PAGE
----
Kath goes through emotional turmoil as she helps her best friend Ruth find her “possible” and has to brace herself as she watches fellow donors die and prepares for the inevitable. She becomes philosophical as she watches one donor after another complete between donations. The fourth donation is treated like Ishaguro’s Nobel prize because very few donors ever get this far. The reward is not money but death. The doctors all welcome you in their white lab coats, nurses dress in their full uniform, all but a façade to welcome you into the final moments to glory land.
When the donors start falling in love like normal human beings, the sponsors get overwhelmed for this was not supposed to happen, this was not a part of the process. Clones are not supposed to read porn literature, reason and sound intelligent, seek their rights or masturbate! But these guinea pigs do exactly that, and much more! The pain of separating the lovers is real, but since they know no parents, have no one but the sponsors who created them and who direct their destiny, they must go with the flow.
Kathy and Tommy go on a truth-seeking mission that opens their eyes to the mysterious puzzle they have been searching all along. The results are earth shattering.
The writer uses the I narrative ingenuously through the voice of an innocent child, drawing us into Kath’s innocent world. The vocabulary in the book grows as the narrator grows older yet still remains limited as Kath learns the purpose for which she was created and philosophically resigning herself to terms with what she really is. At the age of 20 when many young people are still partying, and trying to select colleges and careers for themselves, Kath is already a caregiver and committed to taking care of her fellow donors. She is good at what she does and has built a great reputation for herself.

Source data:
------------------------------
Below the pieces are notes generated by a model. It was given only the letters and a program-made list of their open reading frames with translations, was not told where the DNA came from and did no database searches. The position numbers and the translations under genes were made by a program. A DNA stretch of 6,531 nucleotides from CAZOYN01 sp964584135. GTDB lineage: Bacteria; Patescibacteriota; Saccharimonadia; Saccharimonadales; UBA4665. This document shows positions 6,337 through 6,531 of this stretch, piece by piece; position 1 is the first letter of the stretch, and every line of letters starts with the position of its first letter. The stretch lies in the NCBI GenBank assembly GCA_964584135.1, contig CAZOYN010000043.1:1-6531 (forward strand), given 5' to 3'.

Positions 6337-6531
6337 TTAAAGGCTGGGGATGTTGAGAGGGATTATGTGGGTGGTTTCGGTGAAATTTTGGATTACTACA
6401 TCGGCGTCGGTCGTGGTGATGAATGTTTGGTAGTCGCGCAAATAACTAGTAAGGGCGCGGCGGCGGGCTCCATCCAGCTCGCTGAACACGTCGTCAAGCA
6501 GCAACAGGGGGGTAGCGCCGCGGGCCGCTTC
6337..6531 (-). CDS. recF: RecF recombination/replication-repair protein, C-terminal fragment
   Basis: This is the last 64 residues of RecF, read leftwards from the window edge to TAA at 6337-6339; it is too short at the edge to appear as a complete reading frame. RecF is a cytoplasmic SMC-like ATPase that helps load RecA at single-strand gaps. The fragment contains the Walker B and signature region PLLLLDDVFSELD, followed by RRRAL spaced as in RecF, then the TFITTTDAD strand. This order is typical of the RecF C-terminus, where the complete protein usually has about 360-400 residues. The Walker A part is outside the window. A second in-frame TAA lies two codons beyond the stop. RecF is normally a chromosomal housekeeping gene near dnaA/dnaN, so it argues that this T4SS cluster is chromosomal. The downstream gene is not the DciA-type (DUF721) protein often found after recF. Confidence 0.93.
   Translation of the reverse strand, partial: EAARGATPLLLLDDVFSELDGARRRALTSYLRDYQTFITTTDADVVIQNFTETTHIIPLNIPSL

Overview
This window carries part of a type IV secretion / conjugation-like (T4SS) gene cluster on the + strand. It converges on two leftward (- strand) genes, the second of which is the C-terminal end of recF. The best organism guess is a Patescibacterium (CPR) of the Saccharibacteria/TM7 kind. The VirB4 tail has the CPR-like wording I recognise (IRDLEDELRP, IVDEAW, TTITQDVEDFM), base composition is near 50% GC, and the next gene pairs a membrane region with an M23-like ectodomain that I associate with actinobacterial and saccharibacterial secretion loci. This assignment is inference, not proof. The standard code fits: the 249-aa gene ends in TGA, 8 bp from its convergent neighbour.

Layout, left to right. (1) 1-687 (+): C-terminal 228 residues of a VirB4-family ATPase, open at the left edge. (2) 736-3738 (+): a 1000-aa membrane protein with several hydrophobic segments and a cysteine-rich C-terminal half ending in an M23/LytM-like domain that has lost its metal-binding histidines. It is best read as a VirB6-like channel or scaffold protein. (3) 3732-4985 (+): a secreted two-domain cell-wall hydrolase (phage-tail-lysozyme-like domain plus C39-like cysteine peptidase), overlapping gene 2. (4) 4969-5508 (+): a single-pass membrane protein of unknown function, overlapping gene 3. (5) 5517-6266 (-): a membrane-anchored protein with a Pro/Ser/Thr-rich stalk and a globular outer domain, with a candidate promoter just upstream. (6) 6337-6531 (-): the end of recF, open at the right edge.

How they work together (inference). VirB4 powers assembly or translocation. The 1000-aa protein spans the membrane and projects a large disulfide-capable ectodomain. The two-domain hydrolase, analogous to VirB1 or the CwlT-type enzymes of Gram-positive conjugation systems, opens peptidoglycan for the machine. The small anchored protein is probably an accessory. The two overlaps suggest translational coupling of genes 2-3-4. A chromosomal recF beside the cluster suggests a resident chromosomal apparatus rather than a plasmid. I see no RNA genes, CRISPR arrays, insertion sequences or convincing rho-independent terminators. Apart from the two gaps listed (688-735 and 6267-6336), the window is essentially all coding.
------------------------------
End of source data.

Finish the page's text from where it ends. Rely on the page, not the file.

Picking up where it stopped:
Kazuo Ishiguro’s book is very depressive and atmospheric and draws heavily from nature. It is a journey of suspense and misery and curiosity will not let one put the book down.
Humor keeps the story alive despite the dreary realities of the situation. Readers cannot help but feel a certain helplessness and anger at the goings on in this clone world.
Ishiguro has authored numerous books including, The Remains of the Day, Nocturnes, When We Were Orphans, The Unconsoled, A Pale View of Hills, The Buried Giant and An Artist of The Floating World. Ishaguro, a Jazz music writer and singer says he was influenced by former Nobel Prize winner singer-song writer Bob Dylan. The Remains of the Day and Never Let Me Go each sold in excess of 10 million copies each and were adopted into highly acclaimed films. His books have been translated into 40 plus languages.
Never Let Me Go has been reviewed by highly respected newspapers and Magazines among them; Newsweek, The Washington Post Book World, The New York Times Book Review, Los Angeles Times Book Review, The Atlantic Monthly, The New Yorker, The Sunday Times London, The Villager and the Boston Globe.
The author was born in Nagasaki Japan, in 1954 and moved to Britain at the age of five. He says he was obsessed with Sherlock Holmes as a child. He is the Nobel Prize 2017, Winner.
Reviewed By Omwa Ombara